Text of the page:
In addition, people driving under the influence of cannabis cause fewer accidents than those who have consumed alcohol. Unlike alcohol, cannabis does not remove inhibitions, meaning that the ability to make decisions remains in place. In 2014 Auwärter stated, at an expert conference in the city of Frankfurt on the topic of cannabis pilot projects, that people who have consumed cannabis tend not to drive afterwards. And if they do drive, then a driver under the influence of cannabis tends to drive much more defensively then someone who is drunk. Auwärter believes the current THC limit is too low, and told the “Süddeutsche Zeitung” newspaper that he was in favour of changing it to “2-5” ng.

A guide to THC limits for drivers in different countries:

Europe:

Belgium: 1 ng

Denmark 1 ng

Germany: 1 ng in the blood serum, equivalent to 0.5 ng in total blood. THC-COOH value.

UK 2 ng

Estonia No specific threshold, any “negative effect”, blood test on suspicion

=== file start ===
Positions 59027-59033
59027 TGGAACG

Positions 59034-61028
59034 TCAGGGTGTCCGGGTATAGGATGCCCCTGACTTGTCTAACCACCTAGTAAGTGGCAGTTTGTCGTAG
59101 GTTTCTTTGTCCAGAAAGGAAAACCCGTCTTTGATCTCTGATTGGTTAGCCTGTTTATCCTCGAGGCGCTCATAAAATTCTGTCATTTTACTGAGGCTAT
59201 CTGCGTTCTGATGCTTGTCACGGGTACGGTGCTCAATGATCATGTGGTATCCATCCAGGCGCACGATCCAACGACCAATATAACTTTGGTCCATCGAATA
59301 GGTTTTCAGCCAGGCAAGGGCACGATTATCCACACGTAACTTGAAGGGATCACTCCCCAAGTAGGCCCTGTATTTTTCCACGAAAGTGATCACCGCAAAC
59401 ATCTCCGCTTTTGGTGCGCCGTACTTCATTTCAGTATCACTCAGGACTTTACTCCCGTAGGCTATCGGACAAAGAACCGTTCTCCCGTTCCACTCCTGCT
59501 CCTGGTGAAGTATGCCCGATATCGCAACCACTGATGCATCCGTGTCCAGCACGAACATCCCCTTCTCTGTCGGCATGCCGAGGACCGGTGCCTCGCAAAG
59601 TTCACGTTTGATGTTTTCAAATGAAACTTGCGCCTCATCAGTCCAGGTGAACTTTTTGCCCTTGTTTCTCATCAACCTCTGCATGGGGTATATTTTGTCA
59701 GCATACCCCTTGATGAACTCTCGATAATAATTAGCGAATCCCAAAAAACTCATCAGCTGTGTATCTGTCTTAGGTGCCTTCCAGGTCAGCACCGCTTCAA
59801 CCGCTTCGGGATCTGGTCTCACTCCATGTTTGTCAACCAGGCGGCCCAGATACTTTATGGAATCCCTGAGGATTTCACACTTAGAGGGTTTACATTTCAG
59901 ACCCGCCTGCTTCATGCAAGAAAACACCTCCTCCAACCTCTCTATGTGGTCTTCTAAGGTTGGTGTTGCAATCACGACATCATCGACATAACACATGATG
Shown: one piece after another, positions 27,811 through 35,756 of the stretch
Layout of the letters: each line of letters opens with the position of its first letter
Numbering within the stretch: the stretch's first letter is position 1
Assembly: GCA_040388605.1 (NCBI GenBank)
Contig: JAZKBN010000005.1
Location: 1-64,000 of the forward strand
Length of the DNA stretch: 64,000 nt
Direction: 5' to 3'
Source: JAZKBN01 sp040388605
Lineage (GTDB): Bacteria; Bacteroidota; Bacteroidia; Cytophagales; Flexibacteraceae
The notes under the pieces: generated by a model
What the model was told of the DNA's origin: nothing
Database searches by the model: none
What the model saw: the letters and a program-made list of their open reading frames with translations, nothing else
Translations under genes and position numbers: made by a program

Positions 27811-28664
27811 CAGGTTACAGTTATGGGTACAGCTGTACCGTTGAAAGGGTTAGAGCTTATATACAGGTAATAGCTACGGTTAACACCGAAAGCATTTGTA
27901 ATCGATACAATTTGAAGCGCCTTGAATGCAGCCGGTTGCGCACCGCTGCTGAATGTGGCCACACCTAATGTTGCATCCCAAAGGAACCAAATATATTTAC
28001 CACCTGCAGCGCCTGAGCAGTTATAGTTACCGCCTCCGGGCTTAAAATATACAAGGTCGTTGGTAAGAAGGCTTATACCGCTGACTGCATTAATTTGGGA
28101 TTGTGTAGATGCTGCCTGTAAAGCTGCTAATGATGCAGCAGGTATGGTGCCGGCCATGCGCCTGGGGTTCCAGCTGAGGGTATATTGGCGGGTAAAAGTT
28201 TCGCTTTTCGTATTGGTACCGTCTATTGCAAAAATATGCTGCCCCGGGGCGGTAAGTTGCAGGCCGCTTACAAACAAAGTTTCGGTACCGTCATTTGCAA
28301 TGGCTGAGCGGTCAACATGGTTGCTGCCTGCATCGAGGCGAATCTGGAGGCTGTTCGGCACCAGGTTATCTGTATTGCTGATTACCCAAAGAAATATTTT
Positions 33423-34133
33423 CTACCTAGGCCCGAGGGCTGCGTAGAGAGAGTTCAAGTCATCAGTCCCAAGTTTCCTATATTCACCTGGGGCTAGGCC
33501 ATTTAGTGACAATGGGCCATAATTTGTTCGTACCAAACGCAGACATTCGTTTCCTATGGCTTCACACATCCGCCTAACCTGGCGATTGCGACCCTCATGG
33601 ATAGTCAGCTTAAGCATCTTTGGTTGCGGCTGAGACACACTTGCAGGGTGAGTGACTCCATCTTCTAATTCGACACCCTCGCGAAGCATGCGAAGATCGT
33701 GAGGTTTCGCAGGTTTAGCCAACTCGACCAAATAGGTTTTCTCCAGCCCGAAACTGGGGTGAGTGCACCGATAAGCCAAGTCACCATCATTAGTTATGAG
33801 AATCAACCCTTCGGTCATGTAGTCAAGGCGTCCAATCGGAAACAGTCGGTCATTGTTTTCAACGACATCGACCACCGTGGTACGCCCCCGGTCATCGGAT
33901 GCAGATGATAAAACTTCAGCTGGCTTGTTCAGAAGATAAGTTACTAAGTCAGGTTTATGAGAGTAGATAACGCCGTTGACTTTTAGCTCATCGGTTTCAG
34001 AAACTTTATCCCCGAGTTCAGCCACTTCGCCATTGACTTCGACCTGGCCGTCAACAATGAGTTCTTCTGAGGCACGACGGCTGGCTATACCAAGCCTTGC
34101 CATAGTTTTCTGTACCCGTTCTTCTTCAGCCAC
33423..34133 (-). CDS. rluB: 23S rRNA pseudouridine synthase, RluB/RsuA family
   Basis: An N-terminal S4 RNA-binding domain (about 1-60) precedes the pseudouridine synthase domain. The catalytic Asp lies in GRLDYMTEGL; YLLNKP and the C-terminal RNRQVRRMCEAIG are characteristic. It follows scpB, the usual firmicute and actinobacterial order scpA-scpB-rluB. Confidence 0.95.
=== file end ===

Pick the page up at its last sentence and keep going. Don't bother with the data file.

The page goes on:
Finland: No specific threshold, any “negative effect”, blood test on suspicion

France: No specific threshold, any “negative effect”, blood test on suspicion

Ireland: 1 ng

Italy: No specific threshold, any “negative effect”, blood test on suspicion

Croatia: No specific threshold, any “negative effect”, blood test on suspicion

Latvia: No specific threshold, any “negative effect”, blood test on suspicion

Lithuania: No specific threshold, any “negative effect”, blood test on suspicion

Luxembourg: 1 ng

Malta: No specific threshold, any “negative effect”, blood test on suspicion

The Netherlands: 3 ng, if consumed together with other drugs or alcohol then 1 ng. Since 2017, there have been regular checks as part of a zero-tolerance policy for drugs and alcohol on the roads. Previously, testing was only on specific suspicion of illegal substances.

Norway: More than 1.3 ng is treated like 0.2 permille blood alcohol levels,more than 3 ng like 0.5 permille,

more than 9 ng is treated as a criminal offence, like 1.2 permille blood alcohol

Austria: No specific threshold, any “negative effect”, blood test on suspicion

Poland: No specific threshold, any “negative effect”, blood test on suspicion

Portugal: No specific threshold, any “negative effect”, blood test on suspicion

Romania: No specific threshold, any “negative effect”, blood test on suspicion

Sweden No specific threshold, any “negative effect”, blood test on suspicion